In this paper we deal with single facility location problems in a general normed space where the existing facilities are represented by sets. The criterion to be satis ed by the service facility is the minimization of an increasing function of the distances from the service to the closest point ofeach demand set. We obtain a geometrical characterization of the set of optimal solutions for this problem. Two remarkable cases - the classical Weber problem and the minmax problem with demand sets - are studied as particular instances of our problem. Finally, for the planar polyhedral case we give an algorithmic description of the solution set of the considered problems.

In this paper we deal with the determination of the whole set of Pareto-solutions of location problems with respect to Q general criteria.These criteria include median, center or cent-dian objective functions as particular instances.The paper characterizes the set of Pareto-solutions of a these multicriteria problems. An efficient algorithm for the planar case is developed and its complexity is established. Extensions to higher dimensions as well as to the non-convexcase are also considered.The proposed approach is more general than the previously published approaches to multi-criteria location problems and includes almost all of them as particular instances.

In this paper we address the question of how many objective functions are needed to decide whether a given point is a Pareto optimal solution for a multicriteria optimization problem. We extend earlier results showing that the set of weakly Pareto optimal points is the union of Pareto optimal sets of subproblems and show their limitations. We prove that for strictly quasi-convex problems in two variables Pareto optimality can be decided by consideration of at most three objectives at a time. Our results are based on a geometric characterization of Pareto, strict Pareto and weak Pareto solutions and Helly's Theorem. We also show that a generalization to quasi-convex objectives is not possible, and state a weaker result for this case. Furthermore, we show that a generalization to strictly Pareto optimal solutions is impossible, even in the convex case.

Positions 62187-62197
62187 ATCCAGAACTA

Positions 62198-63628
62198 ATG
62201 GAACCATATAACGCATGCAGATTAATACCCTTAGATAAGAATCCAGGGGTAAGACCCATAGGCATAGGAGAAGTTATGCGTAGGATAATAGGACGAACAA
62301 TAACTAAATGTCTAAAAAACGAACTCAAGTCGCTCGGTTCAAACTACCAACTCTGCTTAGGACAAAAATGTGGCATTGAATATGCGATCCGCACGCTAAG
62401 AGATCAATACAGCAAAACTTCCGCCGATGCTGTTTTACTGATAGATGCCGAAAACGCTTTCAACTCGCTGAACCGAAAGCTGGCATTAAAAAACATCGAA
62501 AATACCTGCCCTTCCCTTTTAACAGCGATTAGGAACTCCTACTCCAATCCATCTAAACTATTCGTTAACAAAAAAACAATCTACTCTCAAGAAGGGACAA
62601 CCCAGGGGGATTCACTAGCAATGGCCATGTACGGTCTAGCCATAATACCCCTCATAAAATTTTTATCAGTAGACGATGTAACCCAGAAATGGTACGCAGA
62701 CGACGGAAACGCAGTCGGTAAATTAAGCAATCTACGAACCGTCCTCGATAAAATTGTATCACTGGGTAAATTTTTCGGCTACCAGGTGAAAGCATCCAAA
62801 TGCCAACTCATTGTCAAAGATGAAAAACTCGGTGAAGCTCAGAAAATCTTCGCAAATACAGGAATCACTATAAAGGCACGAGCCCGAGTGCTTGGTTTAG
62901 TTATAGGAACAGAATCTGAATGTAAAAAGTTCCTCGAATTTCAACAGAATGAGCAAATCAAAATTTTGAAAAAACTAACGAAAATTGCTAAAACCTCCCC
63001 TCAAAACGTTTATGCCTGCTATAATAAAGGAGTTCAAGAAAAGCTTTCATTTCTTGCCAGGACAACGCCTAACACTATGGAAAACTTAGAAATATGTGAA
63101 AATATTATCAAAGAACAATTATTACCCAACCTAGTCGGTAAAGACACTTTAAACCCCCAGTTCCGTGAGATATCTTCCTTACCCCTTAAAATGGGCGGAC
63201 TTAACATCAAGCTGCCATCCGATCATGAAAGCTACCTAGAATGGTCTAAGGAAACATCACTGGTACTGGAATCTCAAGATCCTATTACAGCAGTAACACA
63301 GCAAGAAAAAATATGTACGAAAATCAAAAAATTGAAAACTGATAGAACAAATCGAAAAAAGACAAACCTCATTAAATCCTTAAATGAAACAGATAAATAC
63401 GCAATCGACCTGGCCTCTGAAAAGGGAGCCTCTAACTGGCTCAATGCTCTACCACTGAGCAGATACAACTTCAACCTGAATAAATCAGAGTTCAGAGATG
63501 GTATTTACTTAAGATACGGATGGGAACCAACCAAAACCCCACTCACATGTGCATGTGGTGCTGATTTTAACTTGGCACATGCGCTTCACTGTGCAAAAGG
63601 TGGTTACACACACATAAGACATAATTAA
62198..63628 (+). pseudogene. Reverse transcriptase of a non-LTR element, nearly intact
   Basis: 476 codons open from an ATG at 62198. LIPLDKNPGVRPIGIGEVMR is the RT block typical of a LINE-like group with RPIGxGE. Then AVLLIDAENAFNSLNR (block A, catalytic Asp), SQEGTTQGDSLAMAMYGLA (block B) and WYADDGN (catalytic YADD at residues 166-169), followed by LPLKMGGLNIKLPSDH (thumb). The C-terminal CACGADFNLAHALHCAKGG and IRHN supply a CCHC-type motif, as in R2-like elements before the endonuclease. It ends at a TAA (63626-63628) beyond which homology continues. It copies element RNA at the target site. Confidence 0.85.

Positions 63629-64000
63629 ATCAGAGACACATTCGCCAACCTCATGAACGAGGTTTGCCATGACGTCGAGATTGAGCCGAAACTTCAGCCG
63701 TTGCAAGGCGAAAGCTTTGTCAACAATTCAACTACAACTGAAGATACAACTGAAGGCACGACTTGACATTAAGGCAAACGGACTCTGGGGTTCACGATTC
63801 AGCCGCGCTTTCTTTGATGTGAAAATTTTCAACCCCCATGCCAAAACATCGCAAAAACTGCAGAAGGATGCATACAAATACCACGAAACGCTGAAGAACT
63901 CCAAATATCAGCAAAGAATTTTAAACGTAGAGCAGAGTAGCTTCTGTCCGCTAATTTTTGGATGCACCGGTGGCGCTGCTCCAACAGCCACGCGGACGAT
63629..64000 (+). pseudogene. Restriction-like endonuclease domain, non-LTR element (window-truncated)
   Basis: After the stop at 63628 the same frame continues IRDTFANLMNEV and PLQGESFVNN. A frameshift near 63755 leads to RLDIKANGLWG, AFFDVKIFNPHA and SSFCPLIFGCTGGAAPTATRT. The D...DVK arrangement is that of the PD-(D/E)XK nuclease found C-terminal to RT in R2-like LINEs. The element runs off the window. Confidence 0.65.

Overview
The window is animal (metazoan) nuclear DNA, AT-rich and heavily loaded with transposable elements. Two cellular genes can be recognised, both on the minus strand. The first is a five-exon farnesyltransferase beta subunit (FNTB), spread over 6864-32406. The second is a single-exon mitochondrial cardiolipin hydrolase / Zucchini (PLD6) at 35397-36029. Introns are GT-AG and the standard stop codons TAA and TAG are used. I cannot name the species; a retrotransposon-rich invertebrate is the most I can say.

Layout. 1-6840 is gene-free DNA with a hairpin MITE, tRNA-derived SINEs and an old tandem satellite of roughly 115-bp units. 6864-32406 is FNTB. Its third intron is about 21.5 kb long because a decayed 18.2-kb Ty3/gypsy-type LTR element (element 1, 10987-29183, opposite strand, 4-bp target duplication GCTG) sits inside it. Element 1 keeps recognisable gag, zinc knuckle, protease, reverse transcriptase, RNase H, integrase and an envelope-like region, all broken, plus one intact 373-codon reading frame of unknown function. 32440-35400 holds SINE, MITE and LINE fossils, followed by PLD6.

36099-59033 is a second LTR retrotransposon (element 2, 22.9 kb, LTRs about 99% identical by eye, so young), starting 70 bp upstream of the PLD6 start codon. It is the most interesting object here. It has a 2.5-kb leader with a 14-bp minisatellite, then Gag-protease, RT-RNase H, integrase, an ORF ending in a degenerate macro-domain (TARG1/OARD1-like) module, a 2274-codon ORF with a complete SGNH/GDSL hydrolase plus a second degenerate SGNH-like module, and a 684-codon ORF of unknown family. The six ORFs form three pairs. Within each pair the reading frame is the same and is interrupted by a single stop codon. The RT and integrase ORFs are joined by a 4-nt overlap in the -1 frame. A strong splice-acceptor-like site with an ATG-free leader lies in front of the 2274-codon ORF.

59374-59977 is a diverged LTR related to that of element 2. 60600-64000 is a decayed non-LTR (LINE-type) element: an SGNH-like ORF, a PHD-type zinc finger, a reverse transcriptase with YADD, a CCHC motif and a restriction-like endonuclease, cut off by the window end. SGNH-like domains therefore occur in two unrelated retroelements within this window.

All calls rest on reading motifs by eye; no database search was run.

We examine the feasibility polyhedron of the uncapacitated hub location problem (UHL) with multiple allocation, which has applications in the fields of air passenger and cargo transportation, telecommunication and postal delivery services. In particular we determine the dimension and derive some classes of facets of this polyhedron. We develop some general rules about lifting facets from the uncapacitated facility location (UFL) for UHL and projecting facets from UHL to UFL. By applying these rules we get a new class of facets for UHL which dominates the inequalities in the original formulation. Thus we get a new formulation of UHL whose constraints are all facet defining. We show its superior computational performance by benchmarking it on a well known data set.